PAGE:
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    $\begingroup$ Additionally: If the US had not nuked Japan, Russia would have eventually swept in and taken over. More land + more people = more money = better chance of success. And, with a foothold there, it would be easy to start snapping up all the other smaller eastern Asian countries. $\endgroup$ – ArmanX Sep 23 '16 at 20:08
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    $\begingroup$ Not sure about that comment. SU was extremely reluctant to go to war with Japan, and didn't even declare war on them until Germany was defeated. It contributed very little to the war in the last few months. $\endgroup$ – DJClayworth Sep 24 '16 at 16:31
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    $\begingroup$ @DJClayworth I would say that after defeat in the battles of Khalkhin Gol and the signing of the Soviet–Japanese Neutrality Pact it was Japan that was extremely reluctant to go to war with the SU. I would also say that the SU contributed a fair bit to the war with Japan in 1945 by defeating the Kwantung Army in less than 4 weeks (half a million POW seem a lot to me). See en.wikipedia.org/wiki/Soviet%E2%80%93Japanese_War_(1945) $\endgroup$ – Oleg Sep 24 '16 at 22:12
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    $\begingroup$ I agree about the significance of economics but I don't think you are right about why the USSR was economically inferior. Marxist communism has two economic handicaps: (1) lack of individual incentive (2) centralisation. Administrative overheads and delays are a power function of the size of an organisation. They can be diminished using hierarchy, or contained completely using cellular automation (the major benefit of capitalism, IMO). $\endgroup$ – Peter Wone Sep 25 '16 at 11:01
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    $\begingroup$ @inappropriateCode You ask, "If economic competition with the US defeated the USSR why has NK not suffered the same fate?" The answer is that NK isn't trying to compete with the US. Ronald Reagan's SDI provoked the USSR into spending a small mountain of money it didn't have on chasing a will'o-the-wisp (the SDI tech didn't actually exist). Fat Boy Kim on the other hand is too busy exercising the Pleasure Squad and executing people who don't cheer loud enough to build more than half a dozen missiles. $\endgroup$ – Peter Wone Nov 8 '16 at 10:32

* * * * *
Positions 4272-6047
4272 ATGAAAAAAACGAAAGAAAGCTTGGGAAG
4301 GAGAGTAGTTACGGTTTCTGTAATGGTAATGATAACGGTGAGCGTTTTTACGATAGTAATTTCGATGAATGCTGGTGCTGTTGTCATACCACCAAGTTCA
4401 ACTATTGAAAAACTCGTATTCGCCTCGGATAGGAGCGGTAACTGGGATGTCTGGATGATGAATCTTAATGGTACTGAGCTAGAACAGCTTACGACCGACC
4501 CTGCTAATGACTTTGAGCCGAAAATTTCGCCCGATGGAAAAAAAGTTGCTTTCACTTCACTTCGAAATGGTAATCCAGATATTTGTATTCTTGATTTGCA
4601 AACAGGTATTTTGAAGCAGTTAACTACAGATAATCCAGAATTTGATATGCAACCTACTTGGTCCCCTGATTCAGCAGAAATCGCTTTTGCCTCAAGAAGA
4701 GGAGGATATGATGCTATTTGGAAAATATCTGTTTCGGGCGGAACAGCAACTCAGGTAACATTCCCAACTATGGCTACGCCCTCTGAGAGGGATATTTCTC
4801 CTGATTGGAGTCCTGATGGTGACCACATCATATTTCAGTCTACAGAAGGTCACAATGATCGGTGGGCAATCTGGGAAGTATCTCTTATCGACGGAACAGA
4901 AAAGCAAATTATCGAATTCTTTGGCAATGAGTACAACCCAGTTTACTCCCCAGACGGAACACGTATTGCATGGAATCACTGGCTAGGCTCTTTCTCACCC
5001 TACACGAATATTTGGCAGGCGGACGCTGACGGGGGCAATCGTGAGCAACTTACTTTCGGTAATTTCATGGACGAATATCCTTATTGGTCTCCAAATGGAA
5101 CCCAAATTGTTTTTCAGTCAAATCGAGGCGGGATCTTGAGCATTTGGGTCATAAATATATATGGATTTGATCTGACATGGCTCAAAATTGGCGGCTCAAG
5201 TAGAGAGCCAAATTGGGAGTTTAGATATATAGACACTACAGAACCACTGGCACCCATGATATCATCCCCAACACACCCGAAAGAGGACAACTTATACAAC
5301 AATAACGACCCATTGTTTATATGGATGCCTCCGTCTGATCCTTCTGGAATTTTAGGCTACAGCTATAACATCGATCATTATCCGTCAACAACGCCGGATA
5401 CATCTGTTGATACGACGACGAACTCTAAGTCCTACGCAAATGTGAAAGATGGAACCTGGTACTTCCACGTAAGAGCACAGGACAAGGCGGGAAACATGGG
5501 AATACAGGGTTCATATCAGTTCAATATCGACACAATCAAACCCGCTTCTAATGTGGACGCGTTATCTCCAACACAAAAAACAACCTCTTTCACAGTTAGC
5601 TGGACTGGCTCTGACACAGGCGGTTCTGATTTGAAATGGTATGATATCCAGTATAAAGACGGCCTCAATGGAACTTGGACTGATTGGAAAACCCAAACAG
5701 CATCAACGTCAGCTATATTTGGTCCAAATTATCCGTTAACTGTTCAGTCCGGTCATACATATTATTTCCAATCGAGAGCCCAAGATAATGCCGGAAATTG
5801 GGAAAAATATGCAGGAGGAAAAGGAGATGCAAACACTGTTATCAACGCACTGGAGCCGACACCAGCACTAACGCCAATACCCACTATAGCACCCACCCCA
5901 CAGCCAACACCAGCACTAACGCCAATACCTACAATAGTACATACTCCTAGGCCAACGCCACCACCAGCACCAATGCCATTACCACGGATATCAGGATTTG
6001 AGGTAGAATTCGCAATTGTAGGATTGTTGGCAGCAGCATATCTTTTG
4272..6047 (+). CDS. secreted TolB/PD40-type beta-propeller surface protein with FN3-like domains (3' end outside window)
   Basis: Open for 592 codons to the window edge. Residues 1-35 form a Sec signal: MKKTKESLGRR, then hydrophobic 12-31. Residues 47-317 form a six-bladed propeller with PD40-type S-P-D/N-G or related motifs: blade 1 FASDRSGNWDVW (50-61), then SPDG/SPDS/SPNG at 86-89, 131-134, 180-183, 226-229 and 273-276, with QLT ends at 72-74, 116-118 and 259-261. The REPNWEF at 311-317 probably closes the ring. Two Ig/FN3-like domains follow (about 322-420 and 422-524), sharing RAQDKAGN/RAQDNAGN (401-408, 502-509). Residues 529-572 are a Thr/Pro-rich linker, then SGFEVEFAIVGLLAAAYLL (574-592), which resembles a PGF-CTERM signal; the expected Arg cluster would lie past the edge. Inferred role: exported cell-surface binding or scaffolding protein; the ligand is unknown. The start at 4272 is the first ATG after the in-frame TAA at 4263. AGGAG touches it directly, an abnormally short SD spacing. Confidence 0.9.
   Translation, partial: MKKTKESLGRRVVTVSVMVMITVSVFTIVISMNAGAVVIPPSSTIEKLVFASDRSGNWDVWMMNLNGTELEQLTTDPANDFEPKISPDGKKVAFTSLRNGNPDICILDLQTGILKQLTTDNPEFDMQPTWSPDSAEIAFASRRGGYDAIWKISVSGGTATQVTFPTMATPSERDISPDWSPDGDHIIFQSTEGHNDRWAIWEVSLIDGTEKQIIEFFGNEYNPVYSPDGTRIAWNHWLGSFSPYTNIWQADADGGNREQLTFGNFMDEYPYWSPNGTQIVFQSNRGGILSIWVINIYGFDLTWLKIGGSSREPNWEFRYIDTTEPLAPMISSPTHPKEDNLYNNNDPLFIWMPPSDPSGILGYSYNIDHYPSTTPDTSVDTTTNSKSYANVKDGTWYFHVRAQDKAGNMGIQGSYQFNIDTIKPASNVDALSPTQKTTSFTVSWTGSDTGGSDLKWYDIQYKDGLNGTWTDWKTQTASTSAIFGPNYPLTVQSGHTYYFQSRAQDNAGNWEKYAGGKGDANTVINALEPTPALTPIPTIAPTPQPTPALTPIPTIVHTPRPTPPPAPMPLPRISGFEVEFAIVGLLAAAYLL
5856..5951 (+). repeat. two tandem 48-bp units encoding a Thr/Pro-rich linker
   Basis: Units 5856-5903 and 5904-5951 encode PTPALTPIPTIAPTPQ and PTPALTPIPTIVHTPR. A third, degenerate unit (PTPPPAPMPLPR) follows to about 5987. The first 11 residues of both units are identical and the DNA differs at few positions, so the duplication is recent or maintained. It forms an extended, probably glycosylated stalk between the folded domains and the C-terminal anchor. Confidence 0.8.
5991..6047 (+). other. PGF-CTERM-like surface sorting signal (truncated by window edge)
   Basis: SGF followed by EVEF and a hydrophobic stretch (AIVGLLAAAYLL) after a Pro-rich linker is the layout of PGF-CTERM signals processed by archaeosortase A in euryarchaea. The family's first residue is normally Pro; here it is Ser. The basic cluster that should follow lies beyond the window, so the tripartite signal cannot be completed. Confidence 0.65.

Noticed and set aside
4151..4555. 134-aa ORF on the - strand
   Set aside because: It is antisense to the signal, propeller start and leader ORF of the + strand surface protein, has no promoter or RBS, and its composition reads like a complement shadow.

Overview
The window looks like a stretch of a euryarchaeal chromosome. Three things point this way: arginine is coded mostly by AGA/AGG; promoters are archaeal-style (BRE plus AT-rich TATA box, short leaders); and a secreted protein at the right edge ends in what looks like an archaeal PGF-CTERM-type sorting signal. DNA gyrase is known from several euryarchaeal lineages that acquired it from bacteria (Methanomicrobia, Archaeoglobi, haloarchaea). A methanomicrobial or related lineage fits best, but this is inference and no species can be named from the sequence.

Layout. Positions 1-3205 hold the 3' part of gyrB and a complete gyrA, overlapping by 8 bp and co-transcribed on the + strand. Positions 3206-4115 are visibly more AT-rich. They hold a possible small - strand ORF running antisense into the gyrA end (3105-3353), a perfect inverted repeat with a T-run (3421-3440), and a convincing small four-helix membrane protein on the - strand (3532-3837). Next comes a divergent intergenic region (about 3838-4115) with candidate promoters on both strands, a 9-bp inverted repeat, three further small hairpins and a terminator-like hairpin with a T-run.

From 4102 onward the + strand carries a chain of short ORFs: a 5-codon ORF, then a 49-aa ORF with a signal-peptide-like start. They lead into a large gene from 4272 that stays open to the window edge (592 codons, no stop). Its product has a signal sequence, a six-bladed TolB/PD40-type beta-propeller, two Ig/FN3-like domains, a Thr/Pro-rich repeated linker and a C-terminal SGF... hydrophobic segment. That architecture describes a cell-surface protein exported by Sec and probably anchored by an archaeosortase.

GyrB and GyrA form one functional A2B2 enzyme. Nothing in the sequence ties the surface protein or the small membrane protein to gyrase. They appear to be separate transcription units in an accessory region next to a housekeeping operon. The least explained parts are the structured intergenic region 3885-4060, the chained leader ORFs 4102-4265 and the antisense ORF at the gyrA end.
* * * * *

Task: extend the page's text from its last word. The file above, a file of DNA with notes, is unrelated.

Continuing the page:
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Don't ban cybernetics

There were attempts to build centralised controlling system that would optimize everything. However, for ideological/political reasons cybernetics were outlawed. With better computers (as a result of actual research in the field) and less political/ideological grip on science (you would need that one to save the field anyway) it would make economy actually work without market (although in many ways, good and bad, similar to having one).

While you are at it, you can probably do the same thing with genetics (stop Lysenkoism). If you have an actual winter, you'd better know your way around making cold-resistant crops.

Well, if de-politisation of science would not fly, you can pick some other research fields (process is kinda random anyway) for SU to outlaw and keep cybernetics afloat.

Purge party higher-ups

When average age of top party members is 70 - well, something went terribly wrong and people are being selected not for management capabilities but for stuff like personal familiarity and being convenient. This process should be disrupted - or maybe you could have "inner party" that actually decides what happens and is not slipping into senility. Either way, thouroughly centralised system without proper control from the center is bound to go haywire, so your party better know what they are doing and actually do stuff.

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  • $\begingroup$ "inner party" straight outta 1984, huh. they actually had it, it was KGB. $\endgroup$ – Will Ness Sep 26 '16 at 0:47
  • $\begingroup$ Control of information was essential to the survival of the USSR. Even photocopiers were kept under lock and key, and FAX machines, cell phones and personal computers were seen as a threat to the State, not business tools. $\endgroup$ – Thucydides Sep 26 '16 at 5:34
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Prevent the "accident" ("disaster" is a better fit) at the Chernobyl Nuclear Power Plant. It alone pretty much bankrupted the Soviet Union. The accident also cost the Soviet Union lots of prestige abroad... including in East Block... some even at home, although they were able to downplay it.